Most of us like a drink, but no-one loves a hangover – the headache, the feelings of lassitude and anxiety, the slight nausea that could turn nasty any second…
If only we had a sure-fire cure for this most tiresome of ailments; we know why it happens – alcohol dehydrates you, depletes several vitamins and minerals from the body and, well, poisons you.
Humans throughout the ages have searched for the panacea that’ll allow them consequence-free mornings-after, although some consequences are more painful than a headache, especially if you end up needing drinkdrivesolicitor.com. While some remedies have a grain of truth to them, others are just bonkers and even repulsive.
The IV Doc
Major cities in the US have this angel of mercy on call. The IV Doc will come to you, laden with drips full of vitamins, amino acids and sweet, sweet water that will replenish and rehydrate you within the hour.
In ancient times, when the Greeks and Romans wanted to get their brew on, they’d boil up some cabbage and eat it before, during or after drinking. Some would even drink the left-behind water as well. Sounds gross, but cabbage contains compounds that prevent alcohol from damaging the liver during metabolisation.
During the Middle Ages, eels were the cure of choice for revellers. The fish had to be raw, as people believed they would come back to life in the gut and drink any remaining alcohol left in there. Again, yay science! In reality, it’s possible that the high levels of protein, calcium and various vitamins did the trick.
Moving swiftly on
Herbalists and chemists in the 17th century had some rum ideas for hangover cures too. They’d concoct potions and pills containing ground up viper, the skulls of hanged convicts and ammonia. Slightly less dramatic were the teas made from mint, rosemary and ivy, which probably went some way to helping, even if it was just the water.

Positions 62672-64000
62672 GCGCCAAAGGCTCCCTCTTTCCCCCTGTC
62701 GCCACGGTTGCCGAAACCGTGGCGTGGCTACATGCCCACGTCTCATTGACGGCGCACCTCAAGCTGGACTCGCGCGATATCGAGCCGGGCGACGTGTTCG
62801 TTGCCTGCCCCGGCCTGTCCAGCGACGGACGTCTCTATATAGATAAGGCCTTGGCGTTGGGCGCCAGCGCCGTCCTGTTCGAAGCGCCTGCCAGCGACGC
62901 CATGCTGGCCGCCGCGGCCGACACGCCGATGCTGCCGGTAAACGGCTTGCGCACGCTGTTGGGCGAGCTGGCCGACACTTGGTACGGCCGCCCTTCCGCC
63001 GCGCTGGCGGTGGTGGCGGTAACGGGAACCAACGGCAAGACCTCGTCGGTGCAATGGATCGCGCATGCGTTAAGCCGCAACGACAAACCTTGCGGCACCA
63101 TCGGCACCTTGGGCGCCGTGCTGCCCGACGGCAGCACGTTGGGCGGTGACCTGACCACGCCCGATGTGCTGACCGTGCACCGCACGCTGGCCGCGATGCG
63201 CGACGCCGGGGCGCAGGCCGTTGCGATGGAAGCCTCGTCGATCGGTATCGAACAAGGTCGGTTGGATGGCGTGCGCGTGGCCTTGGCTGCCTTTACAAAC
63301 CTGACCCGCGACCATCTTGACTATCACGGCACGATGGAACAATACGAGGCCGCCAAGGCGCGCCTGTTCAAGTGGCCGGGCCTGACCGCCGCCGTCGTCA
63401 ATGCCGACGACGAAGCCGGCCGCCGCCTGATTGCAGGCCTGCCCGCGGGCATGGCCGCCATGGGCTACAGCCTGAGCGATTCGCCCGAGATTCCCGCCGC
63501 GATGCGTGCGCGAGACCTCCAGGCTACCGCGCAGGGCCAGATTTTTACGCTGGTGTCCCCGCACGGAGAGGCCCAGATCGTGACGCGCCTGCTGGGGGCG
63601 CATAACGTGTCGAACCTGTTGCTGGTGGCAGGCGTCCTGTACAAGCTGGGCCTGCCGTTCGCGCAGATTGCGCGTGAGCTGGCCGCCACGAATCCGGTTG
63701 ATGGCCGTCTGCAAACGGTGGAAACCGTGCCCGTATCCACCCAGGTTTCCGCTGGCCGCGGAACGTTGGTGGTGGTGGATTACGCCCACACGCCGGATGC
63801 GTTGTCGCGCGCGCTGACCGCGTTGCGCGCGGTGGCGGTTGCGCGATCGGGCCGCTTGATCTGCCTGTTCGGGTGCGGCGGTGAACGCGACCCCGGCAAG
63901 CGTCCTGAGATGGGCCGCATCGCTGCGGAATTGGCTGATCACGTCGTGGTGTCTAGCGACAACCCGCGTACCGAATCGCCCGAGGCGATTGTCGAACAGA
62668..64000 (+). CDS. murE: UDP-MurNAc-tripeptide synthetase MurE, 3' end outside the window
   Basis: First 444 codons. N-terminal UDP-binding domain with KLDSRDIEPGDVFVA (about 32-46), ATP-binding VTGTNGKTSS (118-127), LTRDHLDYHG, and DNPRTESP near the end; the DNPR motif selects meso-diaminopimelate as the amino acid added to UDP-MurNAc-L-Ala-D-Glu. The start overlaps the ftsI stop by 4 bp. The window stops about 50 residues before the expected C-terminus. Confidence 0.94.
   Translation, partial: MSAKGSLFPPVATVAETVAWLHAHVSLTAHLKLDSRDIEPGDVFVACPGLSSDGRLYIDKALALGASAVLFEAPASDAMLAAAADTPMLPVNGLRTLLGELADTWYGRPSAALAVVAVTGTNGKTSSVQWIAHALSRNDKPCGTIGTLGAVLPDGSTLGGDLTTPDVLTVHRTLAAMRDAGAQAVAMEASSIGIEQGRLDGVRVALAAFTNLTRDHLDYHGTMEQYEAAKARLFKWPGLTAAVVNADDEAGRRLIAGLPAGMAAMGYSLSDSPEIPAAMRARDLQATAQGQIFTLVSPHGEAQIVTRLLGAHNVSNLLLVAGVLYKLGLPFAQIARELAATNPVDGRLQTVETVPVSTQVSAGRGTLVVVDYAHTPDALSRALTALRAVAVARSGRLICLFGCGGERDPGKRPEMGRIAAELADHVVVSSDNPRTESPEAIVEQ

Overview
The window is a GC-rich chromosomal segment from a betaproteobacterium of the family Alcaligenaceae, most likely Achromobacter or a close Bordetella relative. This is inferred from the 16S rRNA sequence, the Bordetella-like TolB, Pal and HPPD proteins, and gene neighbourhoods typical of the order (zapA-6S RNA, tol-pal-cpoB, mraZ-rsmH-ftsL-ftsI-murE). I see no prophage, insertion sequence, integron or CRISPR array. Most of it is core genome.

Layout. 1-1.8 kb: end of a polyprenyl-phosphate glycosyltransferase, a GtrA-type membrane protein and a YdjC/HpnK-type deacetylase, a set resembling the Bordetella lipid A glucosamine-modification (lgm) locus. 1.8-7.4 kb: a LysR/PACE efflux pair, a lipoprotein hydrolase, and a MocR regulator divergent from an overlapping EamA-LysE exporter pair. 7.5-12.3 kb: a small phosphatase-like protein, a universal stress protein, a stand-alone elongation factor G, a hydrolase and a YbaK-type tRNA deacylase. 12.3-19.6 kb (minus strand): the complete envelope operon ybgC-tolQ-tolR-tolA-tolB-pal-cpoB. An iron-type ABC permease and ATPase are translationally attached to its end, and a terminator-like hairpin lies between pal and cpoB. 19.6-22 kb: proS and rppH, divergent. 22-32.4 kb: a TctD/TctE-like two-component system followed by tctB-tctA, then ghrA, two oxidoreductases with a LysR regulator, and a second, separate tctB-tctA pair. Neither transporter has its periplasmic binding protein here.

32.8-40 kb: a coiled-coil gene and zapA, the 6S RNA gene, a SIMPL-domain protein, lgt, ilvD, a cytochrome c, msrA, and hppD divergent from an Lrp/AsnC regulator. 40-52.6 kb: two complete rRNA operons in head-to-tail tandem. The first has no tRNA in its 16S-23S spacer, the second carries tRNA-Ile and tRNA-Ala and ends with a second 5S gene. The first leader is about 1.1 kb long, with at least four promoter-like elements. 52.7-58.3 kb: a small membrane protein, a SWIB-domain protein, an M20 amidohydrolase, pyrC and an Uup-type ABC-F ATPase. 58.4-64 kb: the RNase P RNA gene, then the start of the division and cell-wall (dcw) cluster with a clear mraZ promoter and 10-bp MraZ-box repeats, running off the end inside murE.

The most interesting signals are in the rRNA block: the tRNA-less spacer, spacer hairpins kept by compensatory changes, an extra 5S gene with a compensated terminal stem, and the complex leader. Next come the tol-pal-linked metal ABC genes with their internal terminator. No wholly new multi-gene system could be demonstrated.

You’d expect the Victorian cures for a hangover to be as punishing as the headache itself, and they were. Doctors of the day advocated shock therapy, drinking vinegar and rubbing it on the temples. Other measures included throwing cold water at the poor party-goer.
Other cures were warm milk and soot from the fireplace – charcoal does help to settle the stomach and in combination with the milk, wasn’t too far removed from the antacids we can buy today.
The pioneers of the Wild West were a long way from home and so had to make do with whatever they could find on the range. Rabbit poo soaked in hot water was a firm (ahem) favourite to get rid of the whisky-induced blues. A hangover seems preferable.
We now have an amazing array of cures at our disposal, including the IV Doctor. There’s good old ibuprofen, isotonic drinks and, of course, cola in all its many forms. Do they work? Well, most of us end up drinking again, so there must be something in them…